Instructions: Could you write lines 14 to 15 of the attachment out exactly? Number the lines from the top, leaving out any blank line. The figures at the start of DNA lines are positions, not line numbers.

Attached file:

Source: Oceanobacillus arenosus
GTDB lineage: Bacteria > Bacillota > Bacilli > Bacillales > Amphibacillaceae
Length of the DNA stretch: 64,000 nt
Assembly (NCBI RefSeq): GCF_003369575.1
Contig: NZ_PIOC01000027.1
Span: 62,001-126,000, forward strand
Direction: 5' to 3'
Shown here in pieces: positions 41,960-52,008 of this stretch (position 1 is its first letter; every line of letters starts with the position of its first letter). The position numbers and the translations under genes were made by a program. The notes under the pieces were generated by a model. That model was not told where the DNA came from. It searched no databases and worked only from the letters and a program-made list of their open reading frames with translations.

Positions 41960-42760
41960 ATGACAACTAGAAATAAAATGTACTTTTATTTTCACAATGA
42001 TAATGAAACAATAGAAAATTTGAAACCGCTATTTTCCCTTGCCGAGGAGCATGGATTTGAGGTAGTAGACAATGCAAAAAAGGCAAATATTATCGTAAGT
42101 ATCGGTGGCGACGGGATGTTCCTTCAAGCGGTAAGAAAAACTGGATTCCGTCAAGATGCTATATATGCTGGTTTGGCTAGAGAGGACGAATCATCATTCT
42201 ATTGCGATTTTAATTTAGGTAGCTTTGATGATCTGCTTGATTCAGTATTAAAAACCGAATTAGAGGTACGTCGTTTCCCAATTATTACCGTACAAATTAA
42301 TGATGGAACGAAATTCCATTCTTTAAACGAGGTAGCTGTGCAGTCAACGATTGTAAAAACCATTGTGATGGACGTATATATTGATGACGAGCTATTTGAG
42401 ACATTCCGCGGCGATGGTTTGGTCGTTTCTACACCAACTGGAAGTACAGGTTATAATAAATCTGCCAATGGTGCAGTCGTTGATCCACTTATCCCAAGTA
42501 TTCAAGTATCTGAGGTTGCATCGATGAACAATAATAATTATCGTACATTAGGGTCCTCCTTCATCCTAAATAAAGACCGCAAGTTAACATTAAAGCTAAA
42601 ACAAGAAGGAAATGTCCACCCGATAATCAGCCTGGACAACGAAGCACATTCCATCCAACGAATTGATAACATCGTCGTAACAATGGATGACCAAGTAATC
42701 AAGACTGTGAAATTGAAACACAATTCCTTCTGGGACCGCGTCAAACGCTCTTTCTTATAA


42301 TGATGGAACGAAATTCCATTCTTTAAACGAGGTAGCTGTGCAGTCAACGATTGTAAAAACCATTGTGATGGACGTATATATTGATGACGAGCTATTTGAG
42401 ACATTCCGCGGCGATGGTTTGGTCGTTTCTACACCAACTGGAAGTACAGGTTATAATAAATCTGCCAATGGTGCAGTCGTTGATCCACTTATCCCAAGTA